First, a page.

What are you seeking?

Posted: October 21, 2016 in Thoughts on God

The next day again John was standing with two of his disciples, and he looked at Jesus as he walked by and said, “Behold, the Lamb of God!” The two disciples heard him say this, and they followed Jesus. Jesus turned and saw them following and said to them, “What are you seeking?” And they said to him, “Rabbi” (which means Teacher), “where are you staying?” He said to them, “Come and you will see.” So they came and saw where he was staying, and they stayed with him that day, for it was about the tenth hour. (John 1:35-39 ESV)

“What are you seeking?” are the first words of Jesus that John records and the big question that he asks of these two men who are interested in becoming his disciples. This question could also be translated, “what purpose do you have?” The same question applies to us today- what is our purpose in seeking to follow Jesus? Are you seeking a Jesus that is there to meet all of your wishes or to answer all of life’s questions for you? Maybe you are seeking meaning and purpose in your life through Jesus. Some come seeking Jesus to find fault and to critique the Christian faith.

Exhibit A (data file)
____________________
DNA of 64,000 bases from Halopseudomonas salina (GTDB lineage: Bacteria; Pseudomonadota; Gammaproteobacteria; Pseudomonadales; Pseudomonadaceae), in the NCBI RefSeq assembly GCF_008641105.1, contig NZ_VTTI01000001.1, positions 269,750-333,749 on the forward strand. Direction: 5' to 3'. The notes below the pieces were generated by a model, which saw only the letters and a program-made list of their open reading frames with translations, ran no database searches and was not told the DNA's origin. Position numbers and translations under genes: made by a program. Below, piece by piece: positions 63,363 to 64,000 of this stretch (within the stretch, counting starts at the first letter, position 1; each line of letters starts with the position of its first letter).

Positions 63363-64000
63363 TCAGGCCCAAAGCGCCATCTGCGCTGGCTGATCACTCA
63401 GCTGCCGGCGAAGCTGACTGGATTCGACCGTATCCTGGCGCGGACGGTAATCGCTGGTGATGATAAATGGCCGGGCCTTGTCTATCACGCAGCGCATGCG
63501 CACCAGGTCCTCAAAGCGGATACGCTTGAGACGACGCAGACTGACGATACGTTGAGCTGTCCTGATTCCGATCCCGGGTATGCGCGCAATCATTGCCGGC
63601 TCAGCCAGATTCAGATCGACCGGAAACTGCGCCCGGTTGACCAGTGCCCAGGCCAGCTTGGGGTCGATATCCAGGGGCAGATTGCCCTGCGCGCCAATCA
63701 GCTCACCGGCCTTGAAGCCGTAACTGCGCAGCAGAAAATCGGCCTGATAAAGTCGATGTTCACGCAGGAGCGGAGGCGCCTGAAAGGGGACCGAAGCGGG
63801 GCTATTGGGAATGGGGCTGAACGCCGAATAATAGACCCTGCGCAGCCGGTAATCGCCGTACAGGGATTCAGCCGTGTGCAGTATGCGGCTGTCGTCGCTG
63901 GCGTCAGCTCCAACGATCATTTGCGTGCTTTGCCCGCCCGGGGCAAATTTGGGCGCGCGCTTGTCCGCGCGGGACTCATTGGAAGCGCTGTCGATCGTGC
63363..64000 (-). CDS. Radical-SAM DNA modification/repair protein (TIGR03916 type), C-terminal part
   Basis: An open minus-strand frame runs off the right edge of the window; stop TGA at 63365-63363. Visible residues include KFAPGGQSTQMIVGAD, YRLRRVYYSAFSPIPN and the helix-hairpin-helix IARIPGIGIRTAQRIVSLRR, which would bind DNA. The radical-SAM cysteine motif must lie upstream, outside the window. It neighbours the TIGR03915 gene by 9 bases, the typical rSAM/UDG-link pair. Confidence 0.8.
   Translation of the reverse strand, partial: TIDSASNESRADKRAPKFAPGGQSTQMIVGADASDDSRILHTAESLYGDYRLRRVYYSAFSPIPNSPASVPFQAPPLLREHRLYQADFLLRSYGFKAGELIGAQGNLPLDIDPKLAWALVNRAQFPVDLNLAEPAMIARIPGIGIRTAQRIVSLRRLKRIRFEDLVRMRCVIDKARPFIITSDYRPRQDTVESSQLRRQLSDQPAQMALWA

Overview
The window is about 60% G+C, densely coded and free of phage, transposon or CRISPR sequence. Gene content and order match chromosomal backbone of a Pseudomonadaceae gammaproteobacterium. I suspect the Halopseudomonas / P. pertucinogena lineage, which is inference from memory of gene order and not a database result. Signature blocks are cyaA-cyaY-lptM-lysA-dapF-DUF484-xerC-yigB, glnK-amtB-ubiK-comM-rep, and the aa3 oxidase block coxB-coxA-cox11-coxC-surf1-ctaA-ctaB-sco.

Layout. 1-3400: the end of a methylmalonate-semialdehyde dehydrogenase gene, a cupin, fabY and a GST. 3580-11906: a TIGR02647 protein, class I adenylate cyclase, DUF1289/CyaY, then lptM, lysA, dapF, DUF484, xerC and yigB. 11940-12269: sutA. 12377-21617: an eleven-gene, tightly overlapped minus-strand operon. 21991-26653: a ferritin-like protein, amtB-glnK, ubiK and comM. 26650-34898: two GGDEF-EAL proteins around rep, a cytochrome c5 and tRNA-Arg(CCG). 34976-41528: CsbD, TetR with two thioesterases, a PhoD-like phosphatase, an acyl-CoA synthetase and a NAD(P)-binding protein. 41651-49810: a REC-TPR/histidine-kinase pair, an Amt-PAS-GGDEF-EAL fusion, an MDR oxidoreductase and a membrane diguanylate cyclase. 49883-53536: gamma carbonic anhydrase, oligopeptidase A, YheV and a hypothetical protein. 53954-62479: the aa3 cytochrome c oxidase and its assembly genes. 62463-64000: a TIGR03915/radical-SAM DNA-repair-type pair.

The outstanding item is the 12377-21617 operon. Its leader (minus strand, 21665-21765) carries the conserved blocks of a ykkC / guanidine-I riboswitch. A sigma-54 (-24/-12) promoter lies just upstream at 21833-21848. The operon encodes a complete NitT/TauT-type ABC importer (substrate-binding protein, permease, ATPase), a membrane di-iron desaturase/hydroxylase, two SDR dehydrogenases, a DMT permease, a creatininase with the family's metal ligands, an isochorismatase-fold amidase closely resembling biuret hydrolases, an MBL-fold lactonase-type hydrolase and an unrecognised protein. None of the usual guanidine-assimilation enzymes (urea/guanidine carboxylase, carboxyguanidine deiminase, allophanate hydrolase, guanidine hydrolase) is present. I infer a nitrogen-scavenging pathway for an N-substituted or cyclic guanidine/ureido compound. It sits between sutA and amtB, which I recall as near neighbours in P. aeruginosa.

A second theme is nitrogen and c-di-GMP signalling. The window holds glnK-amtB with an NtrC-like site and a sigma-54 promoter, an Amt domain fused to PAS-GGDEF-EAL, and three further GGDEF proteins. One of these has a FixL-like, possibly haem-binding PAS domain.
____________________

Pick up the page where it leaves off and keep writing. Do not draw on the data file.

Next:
What we learn from these two men is that they simply wanted to go to where Jesus was staying, to spend time with Jesus, and to gain insight into who Jesus was and what he was about . They were coming to spend quality time with Him to listen and learn. We can learn from these men what it means to seek Jesus today. Seeking is more than just saying a prayer or one day a week in a church.

Here are three questions we can asks ourselves as we seek Jesus:

What is your purpose in seeking to follow Jesus?

When was the last time you carved out significant time to listen and learn to Jesus?